Near the beginning of Dead Man Walking, a New Orleans nun named Helen Prejean (Susan Sarandon) sets off a metal detector as she attempts to enter the death house at Angola, the same death house where Sister Prejean's friend Will Campbell met with Robert Collins fifteen years ago. In the film, Sister Prejean is both confused and frightened as guards swoop around her, squeeze her in tight fists and begin waving hand-held detectors up and down her body. She has come to visit with a death-row inmate named Matthew Poncelet (Sean Penn), and she has, of course, not come armed. But for the briefest moment, as the guards buzz around her, she is a suspect, the object of intense scrutiny by people whose job it is to keep men locked away for the rest of their lives, lives that once were ended with a jolt of electricity, today by a poisoned needle. Eventually, the guards determine that Sister Prejean has tripped their alarm with her metal crucifix. And thereby Robbins establishes his central metaphor. Sister Prejean is armed after all, armed with the incredible power of her faith. And with that faith she has indeed come to Angola to set Matthew Poncelet free.
Scripted by Robbins and based on the real Helen Prejean's memoir, Dead Man Walking is a dramatization of a nun's spiritual journey. Sister Prejean leaves her middle-class girlhood for a life working with the poor and residing in New Orleans' violent St. Thomas Housing Project. Without seeking the role, she becomes a counselor to the condemned and an outspoken opponent of the death penalty. Ultimately she comes to understand that her opposition to capital punishment must be accompanied by an involvement in the lives of the unseen victims, the surviving loved ones of the slain. Matthew Poncelet is a composite of two convicted killers, Robert Lee Willie and Elmo Sonnier, that Helen Prejean counseled as they awaited execution. In the film, Poncelet has been convicted of the brutal rape of a young woman from suburban New Orleans and the subsequent pitiless murder of both the woman and her fiance. Poncelet admits he committed the rape, but claims an accomplice did the actual killing.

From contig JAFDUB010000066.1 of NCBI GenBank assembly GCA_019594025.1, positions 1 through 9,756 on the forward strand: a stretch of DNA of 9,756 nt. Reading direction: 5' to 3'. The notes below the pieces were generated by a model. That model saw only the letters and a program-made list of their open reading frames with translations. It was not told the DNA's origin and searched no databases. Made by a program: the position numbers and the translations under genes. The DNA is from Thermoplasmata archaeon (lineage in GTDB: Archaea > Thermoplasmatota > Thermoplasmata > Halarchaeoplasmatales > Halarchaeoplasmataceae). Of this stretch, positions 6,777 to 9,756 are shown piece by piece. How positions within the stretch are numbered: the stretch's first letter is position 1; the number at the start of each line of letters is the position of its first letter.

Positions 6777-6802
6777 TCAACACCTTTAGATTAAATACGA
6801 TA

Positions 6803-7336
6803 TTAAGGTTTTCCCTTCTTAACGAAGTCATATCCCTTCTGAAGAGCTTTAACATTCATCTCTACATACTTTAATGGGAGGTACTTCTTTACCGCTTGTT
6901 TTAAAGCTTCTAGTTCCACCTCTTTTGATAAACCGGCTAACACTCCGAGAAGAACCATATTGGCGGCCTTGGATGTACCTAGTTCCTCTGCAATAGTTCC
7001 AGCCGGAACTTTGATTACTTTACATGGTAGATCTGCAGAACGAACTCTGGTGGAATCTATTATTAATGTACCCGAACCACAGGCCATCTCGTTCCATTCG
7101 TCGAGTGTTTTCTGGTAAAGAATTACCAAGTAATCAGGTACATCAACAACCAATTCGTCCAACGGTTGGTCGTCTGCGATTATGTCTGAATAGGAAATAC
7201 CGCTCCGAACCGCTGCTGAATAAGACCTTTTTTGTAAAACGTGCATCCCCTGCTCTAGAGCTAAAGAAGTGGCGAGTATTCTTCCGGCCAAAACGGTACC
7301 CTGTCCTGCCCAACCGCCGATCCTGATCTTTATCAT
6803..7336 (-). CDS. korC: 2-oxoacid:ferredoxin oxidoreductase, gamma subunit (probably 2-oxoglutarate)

Dead Man Walking strives to do several very imposing things. First, it urges a belief in the possibility of redemption. Matthew Poncelet's initial motives for summoning Sister Prejean to his cell may be limited to his desire to have her file motions on his behalf for a new trial. But Sister Prejean continues to involve herself with him right up until the moment of his death in a desperate determination to save his soul. And that means a continuing attempt to get Poncelet to accept responsibility for his actions and to understand and acknowledge the evil nature of what he's done.